Development of an in vitro toxicological test system based on zebrafish (Danio rerio) sperm analysis

Tímea Kollár, Eszter Kása, Árpád Ferincz, B. Urbányi, Zsolt Csenki-Bakos, A. Horváth

Research output: Contribution to journalArticle

6 Citations (Scopus)


The effect of seven heavy metals on the motility parameter of zebrafish sperm was tested in order to develop an in vitro toxicological test system as an alternative to live animal testing. In vitro test systems are currently preferred in ecotoxicology due to their practical and ethical advantages and fish sperm can be a suitable model. A number of studies had been carried out previously on this topic, but the described methods had not been standardized in numerous aspects (donor species, measured endpoint, etc.). In this study, heavy metals (mercury, arsenic, chromium, zinc, nickel, copper, cadmium) were used as reference toxicants with known toxicity to develop a standardized fish sperm in vitro assay. The tested concentrations were determined based on preliminary range finding tests. The endpoints were progressive motility (PMOT, %), curvilinear velocity (VCL, μm/s), and linearity (LIN, %) measured by a computer-assisted sperm analysis (CASA) system. According to our results, PMOT was the most sensitive of the three investigated parameters: dose-response curves were observed for each metal at relatively low concentrations. VCL values were less sensitive: higher concentrations were needed to observe changes. Of the three parameters, LIN was the least affected: dose-response relationship was observed only in the case of mercury (e.g., lowest observed effect concentration (LOEC) of Hg at 120 min: 1 mg/L for PMOT, 2.5 mg/L for VCL, 5 mg/L for LIN; LOEC of Cu at 120 min: 1 mg/L for PMOT, 5 mg/L for VCL, any for LIN). The order of toxicity as determined by PMOT was as follows: Hg2+ > As3+ > Cd2+ > Cu2+ > Zn2+ > Cr3+ > Ni2+. In conclusion, we found that PMOT of zebrafish sperm was an accurate and fast bioindicator of heavy metal load. Sperm analysis can be adopted to estimate the possible toxic effects of various chemicals in vitro. Future investigations should concentrate on the applicability of this assay to other contaminants (e.g., organic pollutants).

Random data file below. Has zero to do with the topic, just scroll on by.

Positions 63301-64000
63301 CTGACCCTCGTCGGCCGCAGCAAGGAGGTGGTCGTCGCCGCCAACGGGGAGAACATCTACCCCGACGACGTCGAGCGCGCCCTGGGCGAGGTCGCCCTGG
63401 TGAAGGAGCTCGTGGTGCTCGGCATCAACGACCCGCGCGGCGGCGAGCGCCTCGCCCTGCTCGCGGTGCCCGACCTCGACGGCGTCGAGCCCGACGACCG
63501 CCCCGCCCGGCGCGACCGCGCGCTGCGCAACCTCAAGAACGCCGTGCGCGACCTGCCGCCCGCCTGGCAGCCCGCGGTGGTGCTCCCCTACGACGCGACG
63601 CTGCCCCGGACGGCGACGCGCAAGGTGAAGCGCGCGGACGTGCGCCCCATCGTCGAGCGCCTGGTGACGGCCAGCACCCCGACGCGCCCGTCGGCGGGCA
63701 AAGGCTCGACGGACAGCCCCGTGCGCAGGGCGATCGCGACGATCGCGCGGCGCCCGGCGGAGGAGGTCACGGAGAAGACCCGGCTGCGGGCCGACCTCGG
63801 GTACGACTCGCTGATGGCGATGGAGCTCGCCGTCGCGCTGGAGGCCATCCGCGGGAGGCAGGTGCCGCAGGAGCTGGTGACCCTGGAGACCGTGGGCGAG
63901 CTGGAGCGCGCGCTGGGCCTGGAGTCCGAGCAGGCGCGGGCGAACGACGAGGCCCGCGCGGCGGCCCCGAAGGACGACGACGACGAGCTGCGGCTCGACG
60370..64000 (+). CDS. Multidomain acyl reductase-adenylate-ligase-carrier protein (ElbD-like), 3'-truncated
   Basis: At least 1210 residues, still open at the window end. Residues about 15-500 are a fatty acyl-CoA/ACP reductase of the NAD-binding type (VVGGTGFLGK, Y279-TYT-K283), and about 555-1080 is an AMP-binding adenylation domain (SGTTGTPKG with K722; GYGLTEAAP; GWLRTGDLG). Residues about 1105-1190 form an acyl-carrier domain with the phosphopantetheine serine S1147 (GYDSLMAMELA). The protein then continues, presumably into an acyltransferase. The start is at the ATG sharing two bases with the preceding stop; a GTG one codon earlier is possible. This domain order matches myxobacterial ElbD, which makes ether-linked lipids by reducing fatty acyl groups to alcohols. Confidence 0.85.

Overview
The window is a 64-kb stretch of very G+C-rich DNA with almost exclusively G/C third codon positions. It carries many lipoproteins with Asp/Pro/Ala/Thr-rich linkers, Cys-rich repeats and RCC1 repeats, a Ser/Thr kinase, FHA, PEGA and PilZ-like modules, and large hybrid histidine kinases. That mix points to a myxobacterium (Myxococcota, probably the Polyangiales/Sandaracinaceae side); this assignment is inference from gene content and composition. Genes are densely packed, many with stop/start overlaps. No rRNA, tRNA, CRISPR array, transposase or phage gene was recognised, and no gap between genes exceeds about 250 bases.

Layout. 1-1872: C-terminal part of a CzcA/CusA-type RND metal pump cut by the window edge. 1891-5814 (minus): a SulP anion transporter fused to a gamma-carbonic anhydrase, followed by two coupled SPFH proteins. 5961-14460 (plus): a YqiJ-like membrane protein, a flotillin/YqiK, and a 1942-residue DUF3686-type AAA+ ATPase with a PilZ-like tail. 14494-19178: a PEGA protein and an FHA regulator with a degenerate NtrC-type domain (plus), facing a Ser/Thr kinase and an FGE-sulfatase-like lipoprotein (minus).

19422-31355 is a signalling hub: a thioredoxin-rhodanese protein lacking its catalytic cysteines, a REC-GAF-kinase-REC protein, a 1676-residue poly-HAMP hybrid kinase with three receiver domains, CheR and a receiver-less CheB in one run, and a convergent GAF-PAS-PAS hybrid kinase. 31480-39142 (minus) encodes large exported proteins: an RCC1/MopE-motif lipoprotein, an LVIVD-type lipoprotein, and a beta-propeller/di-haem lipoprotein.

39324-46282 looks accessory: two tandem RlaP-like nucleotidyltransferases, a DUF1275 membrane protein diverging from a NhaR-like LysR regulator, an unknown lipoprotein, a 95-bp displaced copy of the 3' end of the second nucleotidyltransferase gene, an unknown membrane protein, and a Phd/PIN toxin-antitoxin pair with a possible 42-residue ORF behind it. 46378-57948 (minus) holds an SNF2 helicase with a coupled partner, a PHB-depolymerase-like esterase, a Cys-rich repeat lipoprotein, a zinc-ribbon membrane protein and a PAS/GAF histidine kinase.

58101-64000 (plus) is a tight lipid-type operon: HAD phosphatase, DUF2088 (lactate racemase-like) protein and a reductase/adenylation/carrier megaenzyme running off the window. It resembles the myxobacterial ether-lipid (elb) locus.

Original languageEnglish
Pages (from-to)1-11
Number of pages11
JournalEnvironmental Science and Pollution Research
Publication statusAccepted/In press - Mar 10 2018



  • CASA
  • Heavy metals
  • In vitro
  • LIN
  • Progressive motility
  • Sperm
  • VCL
  • Zebrafish

ASJC Scopus subject areas

  • Environmental Chemistry
  • Pollution
  • Health, Toxicology and Mutagenesis

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